What does diabetes have to do with heart health? The two are connected in more ways than you think!
Adults with diabetes are two to four times more likely to die from heart disease than adults without diabetes. Diabetes is treatable, but even when glucose levels are under control it greatly increases the risk of heart disease and stroke. That’s because people with diabetes may have high blood pressure and abnormal cholesterol and high triglycerides. Those who are obese and lack physical activity are also at a higher risk. November is Diabetes Awareness Month and the American Heart Association wants you to know your risks of cardiovascular disease when you have diabetes.
The American Heart Association considers diabetes to be one of the seven major controllable risk factors for cardiovascular disease. Improving your physical activity to include at least 30 minutes of moderate-intensity aerobic activity at least 5 days per week for a total of 150 minutes can help your overall cardiovascular health and delay or prevent the onset of type 2 diabetes.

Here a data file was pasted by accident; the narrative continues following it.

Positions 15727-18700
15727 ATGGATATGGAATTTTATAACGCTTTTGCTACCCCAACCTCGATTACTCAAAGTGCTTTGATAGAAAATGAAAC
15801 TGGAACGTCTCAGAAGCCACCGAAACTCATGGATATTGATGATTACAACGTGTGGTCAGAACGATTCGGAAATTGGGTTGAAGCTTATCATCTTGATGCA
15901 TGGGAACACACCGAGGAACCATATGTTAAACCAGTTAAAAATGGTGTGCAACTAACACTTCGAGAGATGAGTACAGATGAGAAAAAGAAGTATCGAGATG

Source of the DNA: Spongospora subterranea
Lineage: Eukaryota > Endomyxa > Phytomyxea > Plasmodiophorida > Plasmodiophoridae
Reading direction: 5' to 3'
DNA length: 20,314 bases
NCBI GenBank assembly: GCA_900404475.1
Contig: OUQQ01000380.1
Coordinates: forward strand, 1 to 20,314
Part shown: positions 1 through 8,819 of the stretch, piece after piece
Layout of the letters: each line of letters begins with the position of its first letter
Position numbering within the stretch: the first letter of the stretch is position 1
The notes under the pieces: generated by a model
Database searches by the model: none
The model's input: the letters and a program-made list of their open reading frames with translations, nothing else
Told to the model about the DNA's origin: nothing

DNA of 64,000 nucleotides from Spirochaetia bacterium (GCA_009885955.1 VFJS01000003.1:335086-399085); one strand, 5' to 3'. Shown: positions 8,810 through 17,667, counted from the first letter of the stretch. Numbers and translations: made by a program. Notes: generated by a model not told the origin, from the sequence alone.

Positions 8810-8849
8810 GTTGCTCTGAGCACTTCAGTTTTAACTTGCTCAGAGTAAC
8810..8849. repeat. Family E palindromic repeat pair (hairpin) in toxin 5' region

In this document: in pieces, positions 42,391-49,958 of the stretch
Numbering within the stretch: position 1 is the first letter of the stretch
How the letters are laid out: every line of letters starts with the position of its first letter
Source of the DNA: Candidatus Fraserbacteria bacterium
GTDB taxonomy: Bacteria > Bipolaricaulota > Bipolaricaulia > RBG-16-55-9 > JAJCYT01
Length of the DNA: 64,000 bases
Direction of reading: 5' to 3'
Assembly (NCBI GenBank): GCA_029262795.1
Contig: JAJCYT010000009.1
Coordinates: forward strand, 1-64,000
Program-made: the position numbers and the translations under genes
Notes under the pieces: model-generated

Smoking puts everyone, especially those with diabetes, at a higher risk for heart disease and stroke. Smoking is the most preventable cause of premature death in the United States. Smoking decreases your tolerance for physical activity and increases the tendency for blood to clot. If you already have heart disease, you may think, “What good will it do me to quit smoking now?” But don’t be discouraged. Your lungs can begin to heal themselves as soon as you stop harming them with more smoke. Heart disease and diabetes can be prevented and controlled, but you must follow your treatment plan — and quitting smoking is a big part.
This November, make your health a priority. Prevent diabetes and improve your cardiovascular health by exercising more, knowing your blood pressure numbers and tracking them, and quitting smoking today. For more heart-healthy tips visit www.heart.org.